Can you hear it? The moans in the static. Yes, it’s unmistakable. It’s saying the esoteric, analog-horror game Sylvio is ghosting its way to PlayStation 4 and Xbox One this week, on Friday the 13th to be precise. Weird message to pick up on an oscilloscope, that.
It’s not quite the original version of Sylvio that we praised so lavishly back in 2015, but a remastered version that is heading to consoles—the tweaks and improvements have already rolled out on the Steam version of the game. The changes include the ability to revisit areas in the game, better hand animations (you spend a lot of time staring at hands), optimized levels, and a smoother experience overall.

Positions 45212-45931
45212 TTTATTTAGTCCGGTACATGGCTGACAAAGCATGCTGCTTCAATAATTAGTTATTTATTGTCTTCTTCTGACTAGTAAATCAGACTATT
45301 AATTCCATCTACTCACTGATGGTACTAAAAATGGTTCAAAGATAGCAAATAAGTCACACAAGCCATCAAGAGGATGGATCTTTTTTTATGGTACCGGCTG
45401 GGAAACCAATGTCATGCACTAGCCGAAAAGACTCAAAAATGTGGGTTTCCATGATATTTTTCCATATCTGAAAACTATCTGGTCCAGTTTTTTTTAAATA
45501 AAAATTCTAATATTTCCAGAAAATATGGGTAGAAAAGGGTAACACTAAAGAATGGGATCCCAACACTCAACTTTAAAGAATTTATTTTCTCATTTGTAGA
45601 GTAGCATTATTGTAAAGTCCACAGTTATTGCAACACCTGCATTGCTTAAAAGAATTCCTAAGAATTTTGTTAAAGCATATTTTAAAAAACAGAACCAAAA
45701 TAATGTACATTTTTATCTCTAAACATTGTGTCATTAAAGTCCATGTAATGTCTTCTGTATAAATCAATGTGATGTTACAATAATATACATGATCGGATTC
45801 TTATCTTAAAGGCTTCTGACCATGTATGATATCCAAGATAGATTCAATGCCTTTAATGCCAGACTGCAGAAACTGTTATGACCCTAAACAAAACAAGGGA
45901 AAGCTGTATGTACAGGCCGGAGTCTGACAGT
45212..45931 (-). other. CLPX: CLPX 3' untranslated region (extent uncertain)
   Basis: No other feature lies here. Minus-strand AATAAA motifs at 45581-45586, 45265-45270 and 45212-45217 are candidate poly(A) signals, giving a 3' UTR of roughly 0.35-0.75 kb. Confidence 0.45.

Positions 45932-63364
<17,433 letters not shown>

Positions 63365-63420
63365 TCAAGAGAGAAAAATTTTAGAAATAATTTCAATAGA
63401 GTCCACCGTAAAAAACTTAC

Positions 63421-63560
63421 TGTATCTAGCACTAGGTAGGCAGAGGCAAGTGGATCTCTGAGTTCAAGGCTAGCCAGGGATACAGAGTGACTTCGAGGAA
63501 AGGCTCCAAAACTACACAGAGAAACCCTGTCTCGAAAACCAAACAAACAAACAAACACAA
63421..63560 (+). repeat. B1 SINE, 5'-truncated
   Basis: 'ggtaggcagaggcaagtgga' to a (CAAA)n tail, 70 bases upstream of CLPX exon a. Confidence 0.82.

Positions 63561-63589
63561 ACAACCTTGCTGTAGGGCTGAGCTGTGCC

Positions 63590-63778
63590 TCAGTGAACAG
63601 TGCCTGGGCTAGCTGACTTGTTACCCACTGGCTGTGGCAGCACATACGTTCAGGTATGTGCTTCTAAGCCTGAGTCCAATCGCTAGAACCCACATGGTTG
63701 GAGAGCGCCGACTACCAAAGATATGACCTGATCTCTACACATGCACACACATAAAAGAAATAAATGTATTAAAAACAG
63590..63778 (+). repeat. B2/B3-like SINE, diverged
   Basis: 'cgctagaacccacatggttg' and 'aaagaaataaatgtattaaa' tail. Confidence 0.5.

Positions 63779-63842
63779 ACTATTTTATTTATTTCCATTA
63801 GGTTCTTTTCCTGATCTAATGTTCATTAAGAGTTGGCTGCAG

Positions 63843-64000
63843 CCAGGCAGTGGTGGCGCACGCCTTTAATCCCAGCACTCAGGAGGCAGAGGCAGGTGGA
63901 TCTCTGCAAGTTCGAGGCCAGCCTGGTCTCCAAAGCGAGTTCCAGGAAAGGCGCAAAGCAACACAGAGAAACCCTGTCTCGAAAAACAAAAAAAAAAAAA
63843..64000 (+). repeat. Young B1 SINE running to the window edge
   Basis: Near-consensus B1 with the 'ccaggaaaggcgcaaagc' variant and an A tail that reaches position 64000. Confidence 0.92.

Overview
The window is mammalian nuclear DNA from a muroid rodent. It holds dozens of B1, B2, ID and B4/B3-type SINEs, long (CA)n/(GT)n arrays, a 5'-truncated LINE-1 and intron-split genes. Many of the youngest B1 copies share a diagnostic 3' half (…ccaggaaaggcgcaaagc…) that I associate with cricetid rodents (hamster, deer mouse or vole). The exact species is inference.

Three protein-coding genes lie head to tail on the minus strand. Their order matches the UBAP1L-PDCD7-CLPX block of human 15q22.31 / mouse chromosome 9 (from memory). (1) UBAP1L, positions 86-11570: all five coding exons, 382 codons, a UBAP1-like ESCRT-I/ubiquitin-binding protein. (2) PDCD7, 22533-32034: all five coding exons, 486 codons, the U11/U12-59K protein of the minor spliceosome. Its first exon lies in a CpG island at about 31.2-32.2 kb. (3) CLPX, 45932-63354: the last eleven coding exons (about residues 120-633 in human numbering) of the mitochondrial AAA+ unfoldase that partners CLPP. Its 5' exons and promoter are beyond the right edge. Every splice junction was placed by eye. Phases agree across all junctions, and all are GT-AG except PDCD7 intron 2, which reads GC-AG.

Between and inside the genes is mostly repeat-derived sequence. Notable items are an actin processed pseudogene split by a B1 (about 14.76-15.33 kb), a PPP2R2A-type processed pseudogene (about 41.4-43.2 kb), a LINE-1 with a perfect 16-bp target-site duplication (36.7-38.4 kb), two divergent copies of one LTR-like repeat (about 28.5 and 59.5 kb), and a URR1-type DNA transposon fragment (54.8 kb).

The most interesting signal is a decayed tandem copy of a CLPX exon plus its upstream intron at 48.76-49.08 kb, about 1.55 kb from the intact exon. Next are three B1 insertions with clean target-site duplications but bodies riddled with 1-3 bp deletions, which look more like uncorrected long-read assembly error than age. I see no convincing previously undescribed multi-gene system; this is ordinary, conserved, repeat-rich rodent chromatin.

The rest of Sylvio should remain as it was: the same off-kilter frictions, the same obscuring fog, the same screeching spirits. If you don’t know, the game puts you in the role of ghost hunter Juliette Waters, who tracks down shades, pelts them with iron nails to extinguish them, and then records the buzzing static they leave behind.
The reason to play the game is for the scenes that have you combing through eerie sounds from beyond the grave. You scrub audio reels to pick out words from the ghostly lamentations that Juliette then jots down with a pen on paper. The use of audio throughout to create unsettling what-was-that moments is, in fact, what puts Sylvio on a pedestal. It demands that you listen close, to eavesdrop on the sounds that dislodge your safety, to push your face into the horror.
As we said in our review: “Sylvio is a game of analog textures rubbing each other raw: the hiss of a tape machine, the snap of a lit match. It blows up the oppressive murk of Silent Hill 3’s Lakeside Amusement Park to massive size, choking the player with hazy terror.”